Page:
Currently, there is only limited information on the identity and activity of the microorganisms carrying out CO2-fixation in situ, despite the fact that these organisms form the basis of their respective ecosystems. Representatives that are able to grow autotrophically are known to exist in almost all major groups of prokaryotes, and these organisms play essential roles in ecosystems by providing a continuous supply of organic carbon for heterotrophs. Microorganisms present in extreme environments utilize CO2- fixation pathways other than the Calvin-Benson-Bassham (CBB) cycle. At present, five alternative autotrophic CO2 fixation pathways are known. Different carbon fixation pathways result in distinct isotopic signatures of the produced biomass due to the isotopic discrimination between light (12C) and heavy (13C) carbon by the carboxylating enzymes. Thus, inferences about the carbon fixation pathway predominantly utilized by the microbial community can also be made based on the stable carbon isotopic composition of the organic matter, in extant systems as well as in the geological record. However, at present little is known about the systematics and extents of fractionation during carbon fixation by prokaryotic organisms, and to our knowledge no studies exist that have systematically studied the relationship between the operation of different carbon fixation pathways and how this is reflected in the stable carbon isotopic composition in a natural system. This is a 2-year interdisciplinary, international research program that employs a powerful combination of cutting-edge research tools aiming to improve our understanding of autotrophic carbon fixation and its chemical and isotopic signature along environmental gradients in a natural hydrothermal system. The following hypotheses are addressed:

1. The diversity of microorganisms present along a thermal and redox gradient, and rates of CO2 fixation, will reflect adaptation to in situ temperatures and geochemical conditions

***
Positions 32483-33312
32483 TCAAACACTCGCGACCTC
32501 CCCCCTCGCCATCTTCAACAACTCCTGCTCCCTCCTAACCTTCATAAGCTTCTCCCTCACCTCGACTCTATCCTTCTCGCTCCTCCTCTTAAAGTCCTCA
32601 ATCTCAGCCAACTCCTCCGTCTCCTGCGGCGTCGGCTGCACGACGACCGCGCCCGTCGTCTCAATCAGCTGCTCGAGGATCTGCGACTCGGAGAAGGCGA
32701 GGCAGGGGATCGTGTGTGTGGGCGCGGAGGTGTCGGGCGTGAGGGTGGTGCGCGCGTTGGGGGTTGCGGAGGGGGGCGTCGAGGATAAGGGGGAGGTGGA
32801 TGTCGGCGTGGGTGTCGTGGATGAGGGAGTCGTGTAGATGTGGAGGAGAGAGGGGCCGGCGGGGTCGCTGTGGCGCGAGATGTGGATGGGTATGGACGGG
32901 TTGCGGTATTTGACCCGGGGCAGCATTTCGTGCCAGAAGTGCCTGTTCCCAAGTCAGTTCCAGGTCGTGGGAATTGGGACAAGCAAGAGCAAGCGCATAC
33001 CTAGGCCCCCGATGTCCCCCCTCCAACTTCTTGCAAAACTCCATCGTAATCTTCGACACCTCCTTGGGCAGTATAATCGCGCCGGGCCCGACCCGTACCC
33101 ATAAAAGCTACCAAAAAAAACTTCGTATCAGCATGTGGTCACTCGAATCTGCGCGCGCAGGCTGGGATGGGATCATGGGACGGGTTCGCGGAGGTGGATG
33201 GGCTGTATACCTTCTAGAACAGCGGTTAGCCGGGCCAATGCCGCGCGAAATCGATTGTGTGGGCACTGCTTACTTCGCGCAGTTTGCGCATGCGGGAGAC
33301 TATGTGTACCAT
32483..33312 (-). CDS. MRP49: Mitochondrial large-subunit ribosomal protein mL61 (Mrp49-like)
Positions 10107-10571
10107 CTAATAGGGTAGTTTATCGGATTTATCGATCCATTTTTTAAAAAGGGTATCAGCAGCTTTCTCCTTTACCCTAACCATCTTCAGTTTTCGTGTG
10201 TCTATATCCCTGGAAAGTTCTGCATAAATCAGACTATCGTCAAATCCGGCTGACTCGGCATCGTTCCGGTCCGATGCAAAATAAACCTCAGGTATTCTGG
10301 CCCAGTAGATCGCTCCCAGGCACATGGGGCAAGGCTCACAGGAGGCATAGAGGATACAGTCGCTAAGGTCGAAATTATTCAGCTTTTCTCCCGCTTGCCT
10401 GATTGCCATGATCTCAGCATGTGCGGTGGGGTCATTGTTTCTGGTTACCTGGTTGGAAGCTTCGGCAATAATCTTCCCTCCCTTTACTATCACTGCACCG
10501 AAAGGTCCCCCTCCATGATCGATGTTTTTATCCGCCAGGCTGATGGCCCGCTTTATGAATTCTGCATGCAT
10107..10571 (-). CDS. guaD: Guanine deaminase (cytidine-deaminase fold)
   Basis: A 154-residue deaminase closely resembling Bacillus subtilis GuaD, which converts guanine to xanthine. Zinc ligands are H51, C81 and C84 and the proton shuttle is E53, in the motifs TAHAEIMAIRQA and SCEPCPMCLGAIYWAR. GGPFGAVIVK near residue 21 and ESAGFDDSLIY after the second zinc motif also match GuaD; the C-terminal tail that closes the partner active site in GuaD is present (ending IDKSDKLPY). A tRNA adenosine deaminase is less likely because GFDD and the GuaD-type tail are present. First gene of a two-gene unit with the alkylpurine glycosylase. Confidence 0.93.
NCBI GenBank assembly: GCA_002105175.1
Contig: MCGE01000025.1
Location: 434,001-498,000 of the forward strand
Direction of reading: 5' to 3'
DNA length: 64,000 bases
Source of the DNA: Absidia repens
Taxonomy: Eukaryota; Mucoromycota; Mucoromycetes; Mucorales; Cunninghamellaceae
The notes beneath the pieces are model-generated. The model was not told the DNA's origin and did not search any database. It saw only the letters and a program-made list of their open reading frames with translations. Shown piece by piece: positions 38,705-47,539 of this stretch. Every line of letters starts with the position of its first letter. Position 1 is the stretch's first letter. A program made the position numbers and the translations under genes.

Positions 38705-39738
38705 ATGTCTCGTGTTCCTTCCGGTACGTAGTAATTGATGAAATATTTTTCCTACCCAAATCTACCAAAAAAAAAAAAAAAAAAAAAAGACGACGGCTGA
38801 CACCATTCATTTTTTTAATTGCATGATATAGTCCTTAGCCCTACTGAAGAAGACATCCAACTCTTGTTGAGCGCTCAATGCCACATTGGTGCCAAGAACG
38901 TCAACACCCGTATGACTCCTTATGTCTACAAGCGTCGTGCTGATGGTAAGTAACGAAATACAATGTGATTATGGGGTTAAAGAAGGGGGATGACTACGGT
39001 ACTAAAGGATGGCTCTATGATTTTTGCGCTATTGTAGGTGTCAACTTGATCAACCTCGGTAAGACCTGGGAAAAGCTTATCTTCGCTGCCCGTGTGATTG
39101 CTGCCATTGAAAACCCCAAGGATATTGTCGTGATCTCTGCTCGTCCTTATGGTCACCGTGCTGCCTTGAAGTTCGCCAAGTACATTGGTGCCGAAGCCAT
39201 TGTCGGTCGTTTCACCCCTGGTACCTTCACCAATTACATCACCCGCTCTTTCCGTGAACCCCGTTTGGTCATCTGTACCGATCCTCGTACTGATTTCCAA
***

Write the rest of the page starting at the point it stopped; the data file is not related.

2. Microorganisms utilizing the CBB cycle for autotrophic CO2-fixation will represent a smaller percentage of the chemolithoautotrophic community at higher temperatures, where microorganisms utilizing alternative CO2-fixation pathways dominate

3. Isotopic values of biomass and specific biomarker molecules will vary along a thermal and redox gradient from zones characterized by a higher hydrothermal fluid flux and thus higher temperatures to the surrounding, cooler areas, corresponding to the physiology of the microorganisms utilizing different pathways for carbon fixation

The PIs will use a multidisciplinary approach to delineate the relative contribution of the different carbon fixation pathways along an environmental gradient by combining metagenomic analyses coupled with: 1) an assessment of the frequency and the expression of specific key genes involved in carbon fixation, and 2) with the measurement of carbon fixation rates. These data will be integrated with the determination of stable C isotopic composition of biomass, DIC, and specific hydrocarbons/lipids. Due to its easy accessibility, well-established environmental gradients, and extensive background information, the shallow-water vents off Milos (Greece) will be used as a natural laboratory to perform these studies.

Intellectual Merit. The data generated in this study will allow constraints on the relationship between autotrophic carbon fixation and the resulting isotopic signatures of biomass and specific biomarker molecules (e.g. CH4, C2+ alkanes, lipids) in a natural system. This has implications for assessing the importance of carbon fixation in extant ecosystems, and it will also provide a tool to improve the interpretation of isotopic values in the geological record.

Data Project Maintainers
Costantino VetrianiRutgers UniversityCo-Principal Investigator
Stefan M. SievertWoods Hole Oceanographic Institution (WHOI)Co-Principal Investigator
Dionysis I. FoustoukosCarnegie Institution for Science (CIS)Co-Principal Investigator